Demand for coal was higher and supply lower in the first half of 2013 compared to the same period in 2012, but prices remained mostly steady. That’s because electric companies burned off their coal inventories instead of buying new supplies.
Executive Director of the Wyoming Mining Association, Marion Loomis, says he expects the second half of the year to be better.
“Certainly the inventories are down somewhat and that has led to increased production. We’ve been down most of the year, but the last numbers I’ve seen show us at about the same level as we were last year. So, we’re picking up a little bit of that lost production,” says Loomis.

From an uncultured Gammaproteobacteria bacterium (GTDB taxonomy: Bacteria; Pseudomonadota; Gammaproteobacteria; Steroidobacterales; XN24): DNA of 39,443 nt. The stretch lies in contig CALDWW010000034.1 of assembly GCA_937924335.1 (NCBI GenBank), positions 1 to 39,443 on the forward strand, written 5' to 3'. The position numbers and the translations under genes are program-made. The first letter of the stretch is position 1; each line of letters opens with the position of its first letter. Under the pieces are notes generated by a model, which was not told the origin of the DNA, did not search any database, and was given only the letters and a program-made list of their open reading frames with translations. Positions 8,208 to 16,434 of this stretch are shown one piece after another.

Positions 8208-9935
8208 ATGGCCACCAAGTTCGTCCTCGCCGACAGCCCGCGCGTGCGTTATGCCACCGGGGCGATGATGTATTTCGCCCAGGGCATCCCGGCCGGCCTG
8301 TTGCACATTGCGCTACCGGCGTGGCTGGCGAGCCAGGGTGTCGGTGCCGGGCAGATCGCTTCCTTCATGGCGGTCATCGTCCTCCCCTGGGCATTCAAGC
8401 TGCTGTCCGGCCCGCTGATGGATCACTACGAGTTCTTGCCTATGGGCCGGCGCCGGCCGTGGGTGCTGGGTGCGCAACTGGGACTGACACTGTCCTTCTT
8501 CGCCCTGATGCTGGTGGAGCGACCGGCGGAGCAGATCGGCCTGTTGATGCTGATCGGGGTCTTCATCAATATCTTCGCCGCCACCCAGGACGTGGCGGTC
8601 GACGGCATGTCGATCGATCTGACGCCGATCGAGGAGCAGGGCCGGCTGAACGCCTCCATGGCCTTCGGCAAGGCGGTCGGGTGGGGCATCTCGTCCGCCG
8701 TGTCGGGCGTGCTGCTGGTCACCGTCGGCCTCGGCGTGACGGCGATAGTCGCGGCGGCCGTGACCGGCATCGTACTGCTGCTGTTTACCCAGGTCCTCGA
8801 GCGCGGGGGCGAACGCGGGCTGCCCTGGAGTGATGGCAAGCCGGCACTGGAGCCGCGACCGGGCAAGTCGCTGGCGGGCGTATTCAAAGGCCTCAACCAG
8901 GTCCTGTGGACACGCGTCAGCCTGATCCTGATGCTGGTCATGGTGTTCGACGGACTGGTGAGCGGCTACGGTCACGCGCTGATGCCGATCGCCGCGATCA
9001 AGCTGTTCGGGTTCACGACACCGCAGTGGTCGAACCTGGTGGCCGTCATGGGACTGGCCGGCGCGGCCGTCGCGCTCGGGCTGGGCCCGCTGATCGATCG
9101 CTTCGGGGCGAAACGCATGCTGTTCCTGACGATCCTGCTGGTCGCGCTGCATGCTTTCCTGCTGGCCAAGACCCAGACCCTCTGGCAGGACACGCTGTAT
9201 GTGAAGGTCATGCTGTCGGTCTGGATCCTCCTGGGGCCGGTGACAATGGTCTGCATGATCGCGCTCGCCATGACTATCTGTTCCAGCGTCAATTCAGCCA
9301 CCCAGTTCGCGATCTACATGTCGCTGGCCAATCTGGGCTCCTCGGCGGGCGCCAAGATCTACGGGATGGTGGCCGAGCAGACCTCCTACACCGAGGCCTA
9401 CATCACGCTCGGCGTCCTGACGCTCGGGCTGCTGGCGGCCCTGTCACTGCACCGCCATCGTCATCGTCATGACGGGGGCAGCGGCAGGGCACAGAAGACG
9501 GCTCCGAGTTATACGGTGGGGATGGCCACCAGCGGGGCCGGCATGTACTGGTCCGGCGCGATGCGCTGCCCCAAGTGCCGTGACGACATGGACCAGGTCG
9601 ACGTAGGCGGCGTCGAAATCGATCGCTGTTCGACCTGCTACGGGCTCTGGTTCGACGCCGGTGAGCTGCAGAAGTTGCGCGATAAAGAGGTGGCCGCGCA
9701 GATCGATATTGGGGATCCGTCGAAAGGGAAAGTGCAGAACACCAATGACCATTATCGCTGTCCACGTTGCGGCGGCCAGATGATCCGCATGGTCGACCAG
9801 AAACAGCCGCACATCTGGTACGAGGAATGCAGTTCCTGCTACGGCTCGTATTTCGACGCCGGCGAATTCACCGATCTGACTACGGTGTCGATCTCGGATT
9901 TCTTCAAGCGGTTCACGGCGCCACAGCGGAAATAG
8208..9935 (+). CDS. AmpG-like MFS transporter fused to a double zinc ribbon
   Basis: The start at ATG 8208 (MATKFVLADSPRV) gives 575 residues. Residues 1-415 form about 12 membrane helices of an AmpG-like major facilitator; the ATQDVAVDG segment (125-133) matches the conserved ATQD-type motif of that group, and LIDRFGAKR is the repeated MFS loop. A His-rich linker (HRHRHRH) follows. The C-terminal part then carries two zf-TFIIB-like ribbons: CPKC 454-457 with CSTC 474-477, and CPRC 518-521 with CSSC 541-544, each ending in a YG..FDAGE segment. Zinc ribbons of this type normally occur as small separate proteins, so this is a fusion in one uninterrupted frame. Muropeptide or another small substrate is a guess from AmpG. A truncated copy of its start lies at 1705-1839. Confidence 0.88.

Rising prices for natural gas could also help drive stronger consumption of Powder River Basin coal. Loomis says if natural gas stays around $4/mcf, he thinks Wyoming coal will continue to be in demand.
“Right now it’s less than that, so some of the industry will be hard-pressed to compete. But Powder River Basin, Wyoming can still compete at those prices and I think there will be some increased demand for Wyoming coal in the second half of the year,” says Loomis.
Production of Wyoming coal from January to June of 2013 is down about 4.5% from the same period last year.